US 2430774 A
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Description (OCR text may contain errors)
Nov. 11, 1947.
F. E. LYNN LIQUID COOLER Filed Nov. 28, 1944 q E mw 1/ 1/ 1/ I, r Il 1/ INVENTOR. REDEkICK L wwv. I BY b/ H 7' TORNE 7f Patented Nov. 11, 1947 UNITED STATES PATENT OFFICE 9 LIQUID COLER I Frederick E. Lynn, Sprlngdale, Pa. Application November 28, 1944, Serial No. 565,541
My invention relates more particularly to a beverage serving system and apparatus, and especially to means for cooling or chilling beverages such as beer during flow thereof from a container can be maintained in service while 'other faucets or pipes supplying the same are being replaced or repaired.
A further object of my invention is to provide an arrangement wherein danger of leakage of refrigerant liquid into the beverage pipes or leakage from the beverage pipes into the refrigerant conduit or expansion chamber is minimized, without substantial detraction from the effectiveness of the heat transfer as between the beverage pipes and the refrigerant.
Still another object of my invention is to provide a refrigerating or cooling system that can conveniently be expanded to care for more than one group of dispensing faucets.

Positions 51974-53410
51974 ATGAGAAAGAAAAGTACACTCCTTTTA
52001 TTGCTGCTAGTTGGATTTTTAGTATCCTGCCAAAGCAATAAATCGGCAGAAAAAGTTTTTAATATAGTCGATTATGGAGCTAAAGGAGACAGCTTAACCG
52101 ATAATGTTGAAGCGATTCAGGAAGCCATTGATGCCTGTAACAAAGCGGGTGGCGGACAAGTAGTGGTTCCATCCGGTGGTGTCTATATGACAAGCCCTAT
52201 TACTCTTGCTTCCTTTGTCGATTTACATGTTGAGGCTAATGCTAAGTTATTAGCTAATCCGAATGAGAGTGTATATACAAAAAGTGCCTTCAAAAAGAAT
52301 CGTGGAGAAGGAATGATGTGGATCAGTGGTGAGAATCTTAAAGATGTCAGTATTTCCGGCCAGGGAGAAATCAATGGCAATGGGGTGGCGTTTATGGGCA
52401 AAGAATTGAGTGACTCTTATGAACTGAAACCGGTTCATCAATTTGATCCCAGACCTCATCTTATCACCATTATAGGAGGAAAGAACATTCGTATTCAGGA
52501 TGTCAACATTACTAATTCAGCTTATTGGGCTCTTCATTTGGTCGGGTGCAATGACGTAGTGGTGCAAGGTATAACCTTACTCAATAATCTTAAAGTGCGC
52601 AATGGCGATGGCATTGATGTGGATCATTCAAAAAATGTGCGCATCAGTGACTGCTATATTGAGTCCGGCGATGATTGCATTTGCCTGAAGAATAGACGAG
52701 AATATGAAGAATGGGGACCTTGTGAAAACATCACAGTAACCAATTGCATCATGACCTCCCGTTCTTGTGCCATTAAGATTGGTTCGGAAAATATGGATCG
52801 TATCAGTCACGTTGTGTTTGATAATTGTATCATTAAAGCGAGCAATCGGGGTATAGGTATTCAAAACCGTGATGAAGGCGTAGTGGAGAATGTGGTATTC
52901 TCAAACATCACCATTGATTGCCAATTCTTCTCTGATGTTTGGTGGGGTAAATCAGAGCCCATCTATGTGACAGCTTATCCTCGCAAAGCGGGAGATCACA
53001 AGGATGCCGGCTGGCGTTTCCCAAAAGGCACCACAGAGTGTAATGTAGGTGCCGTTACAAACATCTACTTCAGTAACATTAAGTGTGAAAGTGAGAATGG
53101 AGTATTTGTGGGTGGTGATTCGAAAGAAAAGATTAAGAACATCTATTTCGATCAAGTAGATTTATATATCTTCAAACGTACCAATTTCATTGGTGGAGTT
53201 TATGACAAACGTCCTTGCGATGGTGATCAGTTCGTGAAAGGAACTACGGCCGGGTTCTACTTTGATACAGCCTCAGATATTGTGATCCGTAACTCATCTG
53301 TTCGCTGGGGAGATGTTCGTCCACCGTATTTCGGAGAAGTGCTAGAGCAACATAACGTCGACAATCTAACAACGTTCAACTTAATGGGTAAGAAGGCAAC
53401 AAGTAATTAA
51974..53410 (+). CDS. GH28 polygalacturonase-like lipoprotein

As shown in the accompanying drawing, Figure 1 is a front elevational view of the apparatus, partly in section; Fig. 2 is a sectional view thereof taken on the line IIII of Fig. 1; Fig. 3 is a view showing the manner in which the refrigeraant conduit that chills the beer pipes is connected to the supply and exhaust lines; Fig. 4 is an end elevational view, on a reduced scale of a portion of the apparatus of Fig. 1, with a dispens-.
ing faucet in place, and Fig. 5 shows a modification of the view of Fig. 2.
The cooling medium can be supplied from any.
suitable source, but I here show a conventional mechanical refrigerating system on a reduced scale, including the usual motor 6, compresser I, condenser 8, expansion valve 9, thermostat bulb 5, capillary tube l0, and back-pressure and temperature regulating valve H, the refrigerant liquid flowing through a supply pipe l2, a com duit I3--l3a, and a return pipe M.
A beer keg or other beverage receptacle is shown at I5. Fluid motivating pressure such as carbon dioxide or air is supplied thereto by a pipe Hi from a suitable source. while a beverage 2 pipe I! leads therefrom to a faucet I8. Various other beverage pipes such as l9 and 20 usually will be included in the system and may suitably lead from other beverage containers to faucets. The beer pipes are surrounded by a heat-insulating sleeve 22 that extends from a heat insulated chamber 23 that may suitably be located in the cellar of a building, into a chamber 24 in the room where the beverage is to be dispensed.